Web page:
One for the "completists" I would guess.

And since it's Gerry Anderson there just has to be a video. So for fans both old and new here's my personal favourite: Fireball XL5 with a complete episode.



Saturday, 26 September 2015

Thunderbirds: The Comic (1991/95)

Comic

Thunderbirds are go once again as a new revamped series hit CITV earlier this year. The most iconic and popular of the Gerry Anderson shows reaches out to yet another generation. Such revivals shows the continuing popularity of this children's programme, though it's best to forget about that "live action" film which bombed a while back.

Originally launched in the sixties following then end of Stingray, Thunderbirds was a mainstay of the TV Century 21 comic that was produced in the sixties from which all the material in this new comic was taken with some new added "feature" and "fan" pages.

Thunderbirds

The first issue carried several continuing stories including The Earthquake Maker (above), Atlantic Tunnel and The Big Freeze. All great fun with excellent artwork.

The 1992 Summer Special (below) contained a complete story Solar Danger which is based around the team going to try and cool down the Sun and then crash landing on Venus which includes monsters and the like as they sink into a sulphur lake.....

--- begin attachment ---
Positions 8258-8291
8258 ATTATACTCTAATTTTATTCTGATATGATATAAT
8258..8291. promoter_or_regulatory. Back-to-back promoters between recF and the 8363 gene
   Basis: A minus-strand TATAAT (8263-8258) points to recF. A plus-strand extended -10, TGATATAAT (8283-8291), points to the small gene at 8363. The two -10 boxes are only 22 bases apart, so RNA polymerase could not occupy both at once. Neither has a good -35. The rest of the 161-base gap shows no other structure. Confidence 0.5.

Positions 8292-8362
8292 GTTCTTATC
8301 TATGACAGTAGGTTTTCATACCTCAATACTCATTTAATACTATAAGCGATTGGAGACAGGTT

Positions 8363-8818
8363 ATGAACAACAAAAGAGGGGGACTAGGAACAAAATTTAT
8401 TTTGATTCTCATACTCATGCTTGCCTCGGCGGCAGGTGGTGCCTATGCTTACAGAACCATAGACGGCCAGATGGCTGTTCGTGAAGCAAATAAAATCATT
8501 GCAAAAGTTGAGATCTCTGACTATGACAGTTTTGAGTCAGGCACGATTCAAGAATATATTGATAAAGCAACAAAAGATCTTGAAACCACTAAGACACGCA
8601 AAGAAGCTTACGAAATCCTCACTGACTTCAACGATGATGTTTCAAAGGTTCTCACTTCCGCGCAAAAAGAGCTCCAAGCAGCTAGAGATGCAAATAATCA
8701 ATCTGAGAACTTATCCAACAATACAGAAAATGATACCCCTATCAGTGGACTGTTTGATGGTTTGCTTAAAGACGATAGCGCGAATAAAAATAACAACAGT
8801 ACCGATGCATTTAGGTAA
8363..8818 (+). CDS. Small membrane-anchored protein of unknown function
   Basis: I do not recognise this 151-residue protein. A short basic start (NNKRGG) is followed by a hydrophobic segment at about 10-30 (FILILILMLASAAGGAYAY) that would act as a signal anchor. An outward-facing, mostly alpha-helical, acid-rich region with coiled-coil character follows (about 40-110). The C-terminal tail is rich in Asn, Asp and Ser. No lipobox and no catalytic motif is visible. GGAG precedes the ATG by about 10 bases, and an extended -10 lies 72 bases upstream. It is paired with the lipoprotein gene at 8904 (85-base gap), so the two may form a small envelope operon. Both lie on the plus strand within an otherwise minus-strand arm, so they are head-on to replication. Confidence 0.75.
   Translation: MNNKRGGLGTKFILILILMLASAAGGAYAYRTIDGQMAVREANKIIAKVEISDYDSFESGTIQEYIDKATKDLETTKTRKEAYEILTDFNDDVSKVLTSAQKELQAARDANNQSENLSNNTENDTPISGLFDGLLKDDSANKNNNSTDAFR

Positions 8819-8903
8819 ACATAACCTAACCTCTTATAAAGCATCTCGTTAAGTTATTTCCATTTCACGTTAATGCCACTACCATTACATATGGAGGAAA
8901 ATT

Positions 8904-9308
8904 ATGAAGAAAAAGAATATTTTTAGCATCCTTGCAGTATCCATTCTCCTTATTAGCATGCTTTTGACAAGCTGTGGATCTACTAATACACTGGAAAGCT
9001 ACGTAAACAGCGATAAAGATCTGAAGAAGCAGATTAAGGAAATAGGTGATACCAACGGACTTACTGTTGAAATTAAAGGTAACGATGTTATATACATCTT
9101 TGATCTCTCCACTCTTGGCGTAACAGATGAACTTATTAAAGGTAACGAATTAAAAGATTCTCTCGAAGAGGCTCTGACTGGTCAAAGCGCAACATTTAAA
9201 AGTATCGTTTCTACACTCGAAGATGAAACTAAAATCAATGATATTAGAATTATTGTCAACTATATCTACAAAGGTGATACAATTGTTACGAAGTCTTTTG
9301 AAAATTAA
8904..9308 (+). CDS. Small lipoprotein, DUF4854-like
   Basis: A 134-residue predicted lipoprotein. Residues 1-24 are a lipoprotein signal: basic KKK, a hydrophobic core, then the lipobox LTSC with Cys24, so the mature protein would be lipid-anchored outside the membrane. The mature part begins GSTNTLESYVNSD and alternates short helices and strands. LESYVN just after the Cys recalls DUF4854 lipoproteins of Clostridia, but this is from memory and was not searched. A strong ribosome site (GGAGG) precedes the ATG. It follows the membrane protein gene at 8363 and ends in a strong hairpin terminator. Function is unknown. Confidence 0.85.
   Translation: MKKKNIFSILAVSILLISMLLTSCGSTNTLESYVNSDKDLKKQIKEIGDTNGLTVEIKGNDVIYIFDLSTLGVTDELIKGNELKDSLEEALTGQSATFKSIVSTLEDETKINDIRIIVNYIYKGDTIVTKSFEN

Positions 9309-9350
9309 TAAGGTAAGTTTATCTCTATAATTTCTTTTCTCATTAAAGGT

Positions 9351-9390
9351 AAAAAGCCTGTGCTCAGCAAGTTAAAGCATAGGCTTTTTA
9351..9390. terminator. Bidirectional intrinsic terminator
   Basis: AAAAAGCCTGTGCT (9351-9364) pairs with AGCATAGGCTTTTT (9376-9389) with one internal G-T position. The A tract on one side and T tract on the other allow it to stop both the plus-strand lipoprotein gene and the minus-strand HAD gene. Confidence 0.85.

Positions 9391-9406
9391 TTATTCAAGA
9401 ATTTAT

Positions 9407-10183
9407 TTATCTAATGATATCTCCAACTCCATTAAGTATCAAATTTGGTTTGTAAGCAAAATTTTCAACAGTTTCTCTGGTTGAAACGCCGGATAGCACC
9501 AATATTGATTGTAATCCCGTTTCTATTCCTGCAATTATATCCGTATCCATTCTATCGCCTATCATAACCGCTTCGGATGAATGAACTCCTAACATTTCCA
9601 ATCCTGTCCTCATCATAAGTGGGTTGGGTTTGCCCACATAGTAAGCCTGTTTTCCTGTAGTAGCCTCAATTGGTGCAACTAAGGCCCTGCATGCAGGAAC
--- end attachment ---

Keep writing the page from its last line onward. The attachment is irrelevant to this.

The artwork is by the most famous of comic book British artists Frank Bellamy.

My copy had some pages printed out of sequence but  enjoyable none the less!

Special Last issue Poster

Launched in October 1991 Thunderbirds: The Comic lasted 89 fortnightly issues plus several summer specials and poster editions before being cancelled in 1995.

However this is not the end it would seem.

I discovered from fans on  the Mighty World of British Comics Face Book page that DC Thompson (the publishers of the Beano and Commando) are launching a new Thunderbirds comic in October.

To finish here's a little reminder of the wonderful show itself!



Friday, 25 September 2015

Stingray: The Comic (1993/95)

 

Every so often a new generation gets introduced to the characters created by the late, great Gerry Anderson.

Currently there is a revival of Thunderbirds with new animation on CITV. Back in the nineties there was a similar happening and despite the decline of the British comics that had become so obvious by then, Stingray was given a comic.

This fortnightly contained only a small amount of new material in the form of features whilst the comic strip itself was a straight reprint of the content that appeared in TV Century 21 back in the sixties.



Confusingly they did not reprint whole adventures at a time but several continuing strips.